One of the perks of being a scientist is the opportunity – indeed, the requirement – to travel. Recently, I went to Germany for two weeks to attend back-to-back scientific meetings. First stop was Munich for the collaboration meeting of the Dark Energy Survey.
Then, it was Heidelberg, a 3-hour train ride away, for a conference on the latest in galaxy formation research. This was my first trip to Germany, and my first time to visit the Max Planck Institutes in Garching and Heidelberg. Every day brought new ideas, experiences, and interactions. This trip was specially memorable for being intellectually, culturally, and socially stimulating, in seemingly equal measure.
Strolling along the cobbled streets of the old town (Aldstadt, in German, as I quickly learned), I imagined I was retracing the footsteps of Dr Jose Rizal. My tour guide for the weekend, a fellow Atenean and PhD scientist, showed me where Rizal lived and pointed out that he wrote the final parts of “Noli Me Tangere” there. He was 26 then, five years after he first arrived in Spain.
It struck me, yet again, how this revolutionary piece of work would not have existed, and indeed Rizal himself, as we know him, had he never stepped foot in Europe.
More than a hundred years hence, I’m inspired to write about our modern-day ilustrados. They are what I will call “Third Culture PhDs”, or TCPs – Filipinos, like Rizal, who left the Motherland to explore the other side of the world – from East to West, South to North, Third to First.
Like their 19th-century counterparts, they ventured out to gain the most advanced knowledge, where it is available, and their lives are changed by the journey they have taken, profoundly shaped by their intellectual and geographical paths.
My name is Reina, and I’m a TCP. I grew up in Manila (graduated from Pisay, then Ateneo), then left to pursue graduate studies in Physics (first in Italy, then in the US.)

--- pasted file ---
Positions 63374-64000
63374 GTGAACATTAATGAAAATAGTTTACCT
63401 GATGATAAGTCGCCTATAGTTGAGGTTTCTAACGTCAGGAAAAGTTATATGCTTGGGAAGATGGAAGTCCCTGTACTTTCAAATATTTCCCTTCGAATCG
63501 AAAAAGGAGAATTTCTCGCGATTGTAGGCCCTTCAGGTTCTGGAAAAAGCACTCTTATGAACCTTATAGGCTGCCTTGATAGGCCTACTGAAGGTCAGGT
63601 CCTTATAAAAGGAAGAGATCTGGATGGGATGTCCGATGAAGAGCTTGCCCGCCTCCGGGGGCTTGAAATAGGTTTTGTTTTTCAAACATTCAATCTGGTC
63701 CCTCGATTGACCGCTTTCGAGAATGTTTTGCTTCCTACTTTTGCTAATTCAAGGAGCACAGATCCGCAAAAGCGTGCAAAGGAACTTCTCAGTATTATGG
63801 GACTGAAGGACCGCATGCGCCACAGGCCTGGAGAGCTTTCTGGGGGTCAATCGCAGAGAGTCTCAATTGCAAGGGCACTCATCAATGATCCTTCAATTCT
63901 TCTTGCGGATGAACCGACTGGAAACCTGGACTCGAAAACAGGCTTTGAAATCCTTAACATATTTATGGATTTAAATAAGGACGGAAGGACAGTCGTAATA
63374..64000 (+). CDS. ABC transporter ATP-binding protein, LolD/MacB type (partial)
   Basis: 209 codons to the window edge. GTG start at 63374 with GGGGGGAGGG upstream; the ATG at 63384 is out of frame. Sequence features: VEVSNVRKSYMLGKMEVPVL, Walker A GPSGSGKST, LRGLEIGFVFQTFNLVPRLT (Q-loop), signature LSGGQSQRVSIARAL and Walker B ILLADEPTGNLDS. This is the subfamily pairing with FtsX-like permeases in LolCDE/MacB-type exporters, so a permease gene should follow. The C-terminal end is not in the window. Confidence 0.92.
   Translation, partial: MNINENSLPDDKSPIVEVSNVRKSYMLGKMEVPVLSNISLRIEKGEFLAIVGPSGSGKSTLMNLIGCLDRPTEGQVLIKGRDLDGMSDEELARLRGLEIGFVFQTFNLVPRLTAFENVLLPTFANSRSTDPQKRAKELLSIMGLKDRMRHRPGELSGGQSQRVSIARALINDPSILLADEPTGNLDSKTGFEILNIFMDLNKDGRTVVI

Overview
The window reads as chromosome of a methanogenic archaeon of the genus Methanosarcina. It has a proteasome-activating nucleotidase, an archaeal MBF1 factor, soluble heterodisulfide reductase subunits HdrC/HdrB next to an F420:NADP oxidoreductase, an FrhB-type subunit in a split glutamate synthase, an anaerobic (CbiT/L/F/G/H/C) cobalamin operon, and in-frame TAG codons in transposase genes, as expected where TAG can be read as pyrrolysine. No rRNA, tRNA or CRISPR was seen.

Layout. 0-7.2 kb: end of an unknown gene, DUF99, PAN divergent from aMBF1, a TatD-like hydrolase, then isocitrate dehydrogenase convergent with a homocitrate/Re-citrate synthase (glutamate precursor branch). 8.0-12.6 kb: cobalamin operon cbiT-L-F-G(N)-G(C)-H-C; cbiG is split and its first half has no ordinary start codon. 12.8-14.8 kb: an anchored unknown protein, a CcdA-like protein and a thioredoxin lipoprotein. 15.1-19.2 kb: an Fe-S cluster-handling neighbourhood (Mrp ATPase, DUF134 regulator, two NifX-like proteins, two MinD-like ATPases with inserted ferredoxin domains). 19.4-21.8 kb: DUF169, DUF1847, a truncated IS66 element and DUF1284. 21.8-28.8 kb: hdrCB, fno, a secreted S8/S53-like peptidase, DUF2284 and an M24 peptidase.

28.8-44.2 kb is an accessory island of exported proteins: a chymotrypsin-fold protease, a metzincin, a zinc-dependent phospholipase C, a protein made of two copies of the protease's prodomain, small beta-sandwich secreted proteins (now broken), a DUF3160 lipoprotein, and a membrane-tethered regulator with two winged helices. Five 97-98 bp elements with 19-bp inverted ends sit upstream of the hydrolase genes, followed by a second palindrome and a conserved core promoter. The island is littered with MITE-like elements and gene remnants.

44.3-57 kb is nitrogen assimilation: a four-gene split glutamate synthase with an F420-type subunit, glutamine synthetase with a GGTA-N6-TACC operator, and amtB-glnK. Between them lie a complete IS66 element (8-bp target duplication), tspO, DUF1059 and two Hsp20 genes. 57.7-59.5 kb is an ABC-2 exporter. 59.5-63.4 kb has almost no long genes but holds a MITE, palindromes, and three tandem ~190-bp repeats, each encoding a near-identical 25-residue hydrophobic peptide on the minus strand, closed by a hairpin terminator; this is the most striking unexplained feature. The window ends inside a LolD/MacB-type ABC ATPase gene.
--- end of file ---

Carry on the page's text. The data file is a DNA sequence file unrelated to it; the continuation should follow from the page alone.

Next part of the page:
As a result, I identify as a child of the Orient, but actually became an adult in the West. Although I’m not one myself, I can relate to Third Culture Kids (TCKs), who were raised in a culture outside their parents’. Many of them spent their childhood moving from place to place. For them, “home” is not a straightforward concept; for me, it is becoming an increasingly nebulous one.
Having an outsider’s “third culture” brings with it its share of challenges, as one can easily imagine. Less apparent, but just as potent, are the distinct advantages it can bring. For example, most TCPs and TCKs gain the ability to to speak – and think in – more than one language, and develop a heightened cultural intelligence and sensitivity.
These are valuable – and highly-valued – skills in the interconnected global world we live and work in today. And this is only scratching the surface. For me, being a TCP brings with it the power to break down traditional barriers, external and internal. It brings the gift of perspective, of the unnatural instinct to not take anything for granted, of the capacity to see the ordinary with fresh eyes. Ultimately, it enabled me to be the rare young fish who can tell how the water is – for this, I will always, and every day, be thankful.
When I travel, I meet fellow TCPs wherever I go. Just like OFWs, we can be found in every continent. There are hundreds of us, studying and working in universities and research labs across the US, Europe, and Asia – and our numbers are growing by the year.
Each of us is different, but we share a common experience that tie us together. All of us had to deal with a twofold culture shock. To be successful, we needed to adjust not only to the local culture (be it East Coast, Bavarian, or Japanese), but also to the distinctive culture of academia.
This experience inevitably changes us, in most cases, for the better – our minds are honed, our work ethic disciplined, our horizons broadened. Most importantly, like the 19th-century ilustrados, 21st century TCPs learn first-hand that things don’t have to be “the way it has always been.”
For Rizal and his comrades, the inescapable conclusion was liberty for indios. I often wonder, what will it be for us?
Each of us will follow his own path – many will settle abroad, others will continue to drift from one place to another, and some will find their way back to the Philippines. Each will have her own reasons for returning, but, as before, all will have shared challenges to overcome – but that is for another piece.
As for myself, I look forward to going back – not to return to the home I left, but to start on the one I’m going to help build. – Rappler.com
The author was previously featured on Rappler as “The Filipina Who Proved Einstein Right“. This is part of a Move.PH series #PinoyAko and the first of Reina Reyes’ blogs for Rappler. She can be reached on Facebook or by email at firstname.lastname@example.org.
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